At this point, he said most democracy activists have fled Egypt. Those remaining have gone underground. McInerney’s organization uses encrypted communications to talk to them. Meanwhile, McInerney said, Western countries have done little to support pro-democracy efforts inside Egypt.
“We've been disappointed to see other democratic countries overlook democratic values in order to profit by selling weapons,” he said.
Like the US and most recently, France. During a visit with Sisi earlier this month, President Emmanuel Macron said France would continue to sell weapons to Egypt, despite its human rights record. The Trump administration has made the same decision, allowing military assistance to flow. And Donald Trump even called Sisi his “favorite dictator.”
At that meeting in France, Sisi dismissed criticisms about human rights.
"You cannot present the state of Egypt, with all that it has done for its people and for stability in the region, with it being a dictatorship,” he said.
That message of stability still appeals to many Egyptians, and to leaders in the West, said Steven Cook, senior fellow for Middle East and Africa Studies at the Council on Foreign Relations.
“European leaders have looked the other way when it comes to human rights violations throughout the region, but particularly in Egypt, because they are concerned about instability in North Africa affecting politics in Europe."
“European leaders have looked the other way when it comes to human rights violations throughout the region, but particularly in Egypt, because they are concerned about instability in North Africa affecting politics in Europe,” he said.
Sisi has also defended his actions by saying they’re necessary to fight terrorism.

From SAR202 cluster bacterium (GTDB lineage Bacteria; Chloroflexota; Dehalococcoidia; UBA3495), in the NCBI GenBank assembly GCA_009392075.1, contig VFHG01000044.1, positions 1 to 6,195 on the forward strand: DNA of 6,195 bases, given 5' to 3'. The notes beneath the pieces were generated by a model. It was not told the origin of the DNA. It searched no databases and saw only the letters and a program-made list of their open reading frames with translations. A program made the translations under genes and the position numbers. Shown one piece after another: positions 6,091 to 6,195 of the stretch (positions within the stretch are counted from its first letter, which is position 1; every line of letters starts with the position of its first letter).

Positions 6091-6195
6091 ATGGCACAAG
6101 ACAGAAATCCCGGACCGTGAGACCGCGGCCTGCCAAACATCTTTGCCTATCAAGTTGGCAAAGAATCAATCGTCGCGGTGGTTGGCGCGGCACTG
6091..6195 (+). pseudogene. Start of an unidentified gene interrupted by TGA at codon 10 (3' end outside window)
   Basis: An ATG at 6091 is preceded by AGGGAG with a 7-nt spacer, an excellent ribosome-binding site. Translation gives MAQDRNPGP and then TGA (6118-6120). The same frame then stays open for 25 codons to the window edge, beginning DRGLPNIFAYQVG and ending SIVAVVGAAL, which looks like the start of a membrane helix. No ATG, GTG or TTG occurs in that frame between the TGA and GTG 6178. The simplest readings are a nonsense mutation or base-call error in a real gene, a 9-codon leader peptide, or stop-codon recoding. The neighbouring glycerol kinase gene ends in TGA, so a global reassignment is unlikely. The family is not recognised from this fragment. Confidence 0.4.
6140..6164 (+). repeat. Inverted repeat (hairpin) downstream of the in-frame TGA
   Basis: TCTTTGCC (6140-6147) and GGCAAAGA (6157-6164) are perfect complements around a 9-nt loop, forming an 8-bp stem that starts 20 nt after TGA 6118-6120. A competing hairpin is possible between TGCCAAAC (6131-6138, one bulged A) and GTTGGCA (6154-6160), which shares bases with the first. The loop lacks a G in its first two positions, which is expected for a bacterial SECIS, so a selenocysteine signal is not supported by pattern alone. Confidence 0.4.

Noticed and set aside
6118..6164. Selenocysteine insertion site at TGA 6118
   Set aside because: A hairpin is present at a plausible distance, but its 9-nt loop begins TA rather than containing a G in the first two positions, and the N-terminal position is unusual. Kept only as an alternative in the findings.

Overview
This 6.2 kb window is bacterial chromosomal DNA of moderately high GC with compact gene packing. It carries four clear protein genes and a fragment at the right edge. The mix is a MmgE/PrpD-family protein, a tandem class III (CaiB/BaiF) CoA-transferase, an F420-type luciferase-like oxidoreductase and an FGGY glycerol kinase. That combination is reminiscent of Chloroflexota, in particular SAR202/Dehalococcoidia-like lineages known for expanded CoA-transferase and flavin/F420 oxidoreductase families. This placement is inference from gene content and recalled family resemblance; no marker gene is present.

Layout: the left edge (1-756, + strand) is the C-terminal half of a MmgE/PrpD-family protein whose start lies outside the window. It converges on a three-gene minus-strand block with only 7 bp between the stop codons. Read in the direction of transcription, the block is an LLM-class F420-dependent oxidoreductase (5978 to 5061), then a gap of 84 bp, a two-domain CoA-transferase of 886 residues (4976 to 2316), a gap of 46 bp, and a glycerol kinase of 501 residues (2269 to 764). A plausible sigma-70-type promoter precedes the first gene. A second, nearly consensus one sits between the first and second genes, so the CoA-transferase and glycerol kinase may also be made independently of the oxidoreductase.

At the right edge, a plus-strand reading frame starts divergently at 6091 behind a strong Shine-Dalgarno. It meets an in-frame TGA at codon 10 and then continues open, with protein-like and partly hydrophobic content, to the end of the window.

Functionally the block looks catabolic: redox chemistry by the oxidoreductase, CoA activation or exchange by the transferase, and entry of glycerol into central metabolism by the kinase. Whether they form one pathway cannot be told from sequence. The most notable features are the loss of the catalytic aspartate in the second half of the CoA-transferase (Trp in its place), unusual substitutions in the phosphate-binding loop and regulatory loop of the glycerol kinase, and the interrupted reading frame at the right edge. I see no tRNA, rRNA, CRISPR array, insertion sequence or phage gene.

“One of the things that the Egyptian foreign minister, Sameh Shoukry, has said over and over again is that ‘it's unfair to criticize Egypt because this is human rights as formulated by Egypt's Western critics,’” Cook said. “‘It's really just a form of colonialism.’”
But Cook said the recent arrests of prominent human rights activists in Egypt set off an unprecedented international outcry. The UN, the European Union, and members of the EU parliament called for their release. Also, US President-elect Joe Biden’s pick for secretary of state, Anthony Blinken, and celebrities such as Scarlett Johansen.
“I think the Egyptians understood after the outcry that they perhaps had gone too far,” Cook said. “But it’s very hard to tell what's going on.”
Earlier this month, the three staffers with the EIPR were abruptly released. But they still face charges. And thousands of other less-famous prisoners remain behind bars. Still, their release gives Ramy Yaacoub of the Tahrir Institute some hope.
“Social political change takes time — a long time. And as humans, we want prosperity right now. One hundred years from now it will be a footnote. ... But for us humans living through it, it's a long time.”
“Social political change takes time — a long time. And as humans, we want prosperity right now. One hundred years from now it will be a footnote,” he said. “But for us humans living through it, it's a long time.”